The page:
First published in January 2012 as a companion to the original 2011 version of the DHS Menlo Report, this document was later amended in October 2013 to reflect the changes made in response to comments following the federal register process. A stylized print-formatted copy of the companion is presented here.
Applying Ethical Principles to Information and Communication Technology Research: A Companion to the Menlo Report
Researchers are faced with time-driven competitive pressures to research and publish, to achieve tenure, and to deliver on grant funding proposals. That ethical considerations can be incongruent with these incentives is neither novel nor unique to information and communication technology (ICT) research. Those conducting ICT research (ICTR) do, however, face a different breed of tensions that can impact research ethics risks. Unfortunately, institutionalized guidance on the protection of research subjects has not kept pace with the rapid transformations in information technology and infrastructure that have catalyzed changes in research substance and mechanics.
The Menlo Report summarizes a set of basic principles to guide the identification and resolution of ethical issues in research about or involving ICT. It illuminates a need to interpret and extend traditional ethical principles to enable ICT researchers and oversight entities to appropriately and consistently assess and render ethically defensible research. The framework it proposes can support current and potential institutional mechanisms that are well served to implement and enforce these principles, such as a research ethics board (REB). The Menlo Report is not an official policy statement of the Department of Homeland Security, but rather, offers guidance primarily for ICT researchers in academia and the private sector who may be funded by the government, as well as corporate and independent researchers, professional societies, publication review committees, and funding agencies.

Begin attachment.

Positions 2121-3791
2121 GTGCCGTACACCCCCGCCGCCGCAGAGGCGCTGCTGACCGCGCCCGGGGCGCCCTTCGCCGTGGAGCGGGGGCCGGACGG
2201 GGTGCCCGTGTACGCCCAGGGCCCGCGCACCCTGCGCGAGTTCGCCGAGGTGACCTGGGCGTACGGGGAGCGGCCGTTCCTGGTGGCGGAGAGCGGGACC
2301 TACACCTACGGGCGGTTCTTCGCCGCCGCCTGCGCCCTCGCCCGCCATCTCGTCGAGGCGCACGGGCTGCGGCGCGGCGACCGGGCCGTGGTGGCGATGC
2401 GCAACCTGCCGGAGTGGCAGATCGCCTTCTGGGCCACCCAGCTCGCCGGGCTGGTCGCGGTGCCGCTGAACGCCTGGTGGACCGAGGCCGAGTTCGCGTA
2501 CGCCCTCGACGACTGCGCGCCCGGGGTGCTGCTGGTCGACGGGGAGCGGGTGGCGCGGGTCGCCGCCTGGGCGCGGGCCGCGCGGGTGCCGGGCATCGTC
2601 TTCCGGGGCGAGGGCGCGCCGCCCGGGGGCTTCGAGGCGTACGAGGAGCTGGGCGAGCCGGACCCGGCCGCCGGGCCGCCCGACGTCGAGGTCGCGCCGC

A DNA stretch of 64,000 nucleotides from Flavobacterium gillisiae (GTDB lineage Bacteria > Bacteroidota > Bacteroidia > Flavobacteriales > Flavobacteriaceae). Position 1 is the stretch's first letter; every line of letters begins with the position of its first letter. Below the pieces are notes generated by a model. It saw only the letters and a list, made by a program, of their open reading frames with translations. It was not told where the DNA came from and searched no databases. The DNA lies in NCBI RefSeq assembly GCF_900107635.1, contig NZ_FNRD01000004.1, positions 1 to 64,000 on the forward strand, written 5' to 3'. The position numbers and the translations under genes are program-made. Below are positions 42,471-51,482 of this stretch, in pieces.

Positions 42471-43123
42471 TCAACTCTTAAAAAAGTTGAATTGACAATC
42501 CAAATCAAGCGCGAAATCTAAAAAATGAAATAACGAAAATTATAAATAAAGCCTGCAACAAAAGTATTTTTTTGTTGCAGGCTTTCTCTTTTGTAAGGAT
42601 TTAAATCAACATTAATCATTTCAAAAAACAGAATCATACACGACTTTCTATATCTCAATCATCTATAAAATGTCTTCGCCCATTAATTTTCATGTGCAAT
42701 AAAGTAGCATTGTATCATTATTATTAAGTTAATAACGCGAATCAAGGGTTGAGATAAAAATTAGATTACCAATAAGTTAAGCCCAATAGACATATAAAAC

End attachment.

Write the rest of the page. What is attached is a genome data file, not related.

This Companion is a complement to the Menlo Report that details the principles and applications more granularly and illustrates their implementation in real and synthetic case studies. It is fundamentally intended for the benefit of society, by illuminating the potential for harm to humans (either directly or indirectly) and by helping researchers understand and preempt or minimize these risks in the lifecycle of their research.